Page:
The fact that religious and political leaders not only don’t want to emmulate the Netherlands, but in fact condemn what is done in that country and then proceed to recommend those policies which demonstrably increase abortion rates, proves that something more is going on. That “something more” is the desire to control sexuality, especially female sexuality, and women generally. What patriarchal religious leaders are unable to understand, though, is that women will find a way to end unwanted pregnancies.
Advert: free OUT-LAW Breakfast Seminars – 1. Making your contract work: pitfalls and best practices; 2. Transferring data: the information security issuesResearchers Aleecia McDonald and Lorrie Faith Cranor of Carnegie Mellon University looked at online privacy policies and how long it would take to read them. While one policy they looked at was just 144 words long, they found one policy on a popular site that ran to 7,669 words, around 15 pages of text.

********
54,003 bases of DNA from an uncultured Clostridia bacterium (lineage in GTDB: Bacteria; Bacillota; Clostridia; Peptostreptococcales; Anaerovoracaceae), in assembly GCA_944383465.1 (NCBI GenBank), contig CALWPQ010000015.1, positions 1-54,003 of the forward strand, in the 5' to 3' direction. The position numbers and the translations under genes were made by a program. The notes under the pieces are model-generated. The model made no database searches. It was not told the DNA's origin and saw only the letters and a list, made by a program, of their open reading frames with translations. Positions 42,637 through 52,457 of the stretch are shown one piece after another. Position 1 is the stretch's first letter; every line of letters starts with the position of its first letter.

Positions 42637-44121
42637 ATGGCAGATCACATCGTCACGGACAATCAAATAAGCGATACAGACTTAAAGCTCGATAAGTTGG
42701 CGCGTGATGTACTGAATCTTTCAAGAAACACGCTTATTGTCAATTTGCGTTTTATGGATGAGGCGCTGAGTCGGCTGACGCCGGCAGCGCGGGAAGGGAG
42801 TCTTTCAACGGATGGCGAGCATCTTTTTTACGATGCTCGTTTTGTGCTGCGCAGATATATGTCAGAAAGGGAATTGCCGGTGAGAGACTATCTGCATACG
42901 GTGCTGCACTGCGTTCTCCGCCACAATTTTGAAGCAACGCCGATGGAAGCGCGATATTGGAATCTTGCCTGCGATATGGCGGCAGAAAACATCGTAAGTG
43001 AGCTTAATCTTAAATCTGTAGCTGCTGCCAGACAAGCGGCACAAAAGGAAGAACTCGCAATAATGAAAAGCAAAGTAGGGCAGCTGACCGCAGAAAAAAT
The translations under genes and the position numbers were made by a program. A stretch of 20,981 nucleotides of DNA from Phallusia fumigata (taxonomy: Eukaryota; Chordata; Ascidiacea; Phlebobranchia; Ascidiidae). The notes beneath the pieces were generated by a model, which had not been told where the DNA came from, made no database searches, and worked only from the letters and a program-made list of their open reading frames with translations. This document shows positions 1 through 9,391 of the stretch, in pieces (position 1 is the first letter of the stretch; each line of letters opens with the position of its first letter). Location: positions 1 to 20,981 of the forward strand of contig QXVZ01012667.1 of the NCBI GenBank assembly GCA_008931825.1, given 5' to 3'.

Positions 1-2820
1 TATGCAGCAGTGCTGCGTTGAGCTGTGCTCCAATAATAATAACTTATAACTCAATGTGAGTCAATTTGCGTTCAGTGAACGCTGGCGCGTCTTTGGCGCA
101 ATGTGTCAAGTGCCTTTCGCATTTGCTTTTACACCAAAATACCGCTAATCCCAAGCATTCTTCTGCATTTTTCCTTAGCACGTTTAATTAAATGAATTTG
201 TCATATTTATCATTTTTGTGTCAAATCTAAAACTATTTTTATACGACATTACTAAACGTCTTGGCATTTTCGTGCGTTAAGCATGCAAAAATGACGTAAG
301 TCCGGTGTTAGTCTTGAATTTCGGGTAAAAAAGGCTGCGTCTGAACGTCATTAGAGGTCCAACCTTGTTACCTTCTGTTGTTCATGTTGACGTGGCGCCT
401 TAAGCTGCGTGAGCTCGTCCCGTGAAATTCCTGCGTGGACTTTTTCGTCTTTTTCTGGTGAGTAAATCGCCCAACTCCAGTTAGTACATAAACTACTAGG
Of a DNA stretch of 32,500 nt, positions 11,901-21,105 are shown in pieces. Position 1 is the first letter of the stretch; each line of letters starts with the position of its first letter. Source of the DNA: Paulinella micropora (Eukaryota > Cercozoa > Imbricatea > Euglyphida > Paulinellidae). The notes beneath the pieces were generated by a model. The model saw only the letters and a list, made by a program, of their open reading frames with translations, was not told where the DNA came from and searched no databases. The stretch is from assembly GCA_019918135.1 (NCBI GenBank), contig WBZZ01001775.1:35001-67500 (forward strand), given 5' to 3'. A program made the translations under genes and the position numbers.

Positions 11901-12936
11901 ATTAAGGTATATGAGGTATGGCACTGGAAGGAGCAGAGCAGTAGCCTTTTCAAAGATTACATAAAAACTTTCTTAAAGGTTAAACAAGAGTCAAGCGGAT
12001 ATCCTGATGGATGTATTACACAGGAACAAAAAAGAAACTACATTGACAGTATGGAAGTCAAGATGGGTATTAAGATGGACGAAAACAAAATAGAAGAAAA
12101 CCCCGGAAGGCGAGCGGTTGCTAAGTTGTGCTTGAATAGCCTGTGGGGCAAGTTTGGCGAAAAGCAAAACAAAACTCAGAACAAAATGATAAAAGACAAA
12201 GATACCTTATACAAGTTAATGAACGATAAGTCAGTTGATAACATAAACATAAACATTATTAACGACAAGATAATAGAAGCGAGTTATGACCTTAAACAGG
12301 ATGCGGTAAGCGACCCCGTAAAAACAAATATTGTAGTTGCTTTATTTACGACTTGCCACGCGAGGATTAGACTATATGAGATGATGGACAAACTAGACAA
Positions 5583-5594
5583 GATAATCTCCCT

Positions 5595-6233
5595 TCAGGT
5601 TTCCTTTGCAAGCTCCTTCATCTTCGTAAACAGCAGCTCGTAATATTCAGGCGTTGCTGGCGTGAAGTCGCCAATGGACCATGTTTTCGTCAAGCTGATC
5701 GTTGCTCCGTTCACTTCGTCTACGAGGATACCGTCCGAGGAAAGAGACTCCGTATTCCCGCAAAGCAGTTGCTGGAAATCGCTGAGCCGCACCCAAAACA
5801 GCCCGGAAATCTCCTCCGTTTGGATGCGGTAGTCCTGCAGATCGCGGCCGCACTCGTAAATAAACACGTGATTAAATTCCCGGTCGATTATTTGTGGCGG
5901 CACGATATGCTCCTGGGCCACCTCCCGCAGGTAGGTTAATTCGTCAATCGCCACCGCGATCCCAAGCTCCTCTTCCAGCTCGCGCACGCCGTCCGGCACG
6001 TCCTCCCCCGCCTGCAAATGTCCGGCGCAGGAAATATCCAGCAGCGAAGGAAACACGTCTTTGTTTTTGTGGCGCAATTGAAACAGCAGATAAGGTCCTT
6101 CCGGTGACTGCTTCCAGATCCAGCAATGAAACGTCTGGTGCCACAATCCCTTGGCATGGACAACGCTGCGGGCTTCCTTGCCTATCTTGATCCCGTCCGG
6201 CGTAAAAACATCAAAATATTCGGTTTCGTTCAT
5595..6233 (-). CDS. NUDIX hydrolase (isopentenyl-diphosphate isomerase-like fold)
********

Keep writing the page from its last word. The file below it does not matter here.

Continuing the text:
What a hughes asshole – you don’t read the policy to see what the organization promises to do, you read them to see what the organization doesn’t promise to do, like keep your data secret.
I went to a supermarket this morning.
I didn’t need to license the right to walk around and view the “product label prices” content, nor did I need to agree not to sue them for being out of Pepsi.
Why can’t visiting a web site on-line be that simple?
Following the problems in the financial markets around the US and Europe, uncertainty has now hit Japan.
In the last seven days Origami Bank has folded. Sumo Bank has gone belly up and Bonsai Bank announced plans to cut some of its branches.
Yesterday, it was announced that Karaoke Bank is up for sale and will likely go for a song, while today, shares in Kamikaze Bank were suspended after they nose-dived.
While Samurai Bank is soldiering on following sharp cutbacks, Ninja Bank is reported to have taken a hit, but they remain in the black.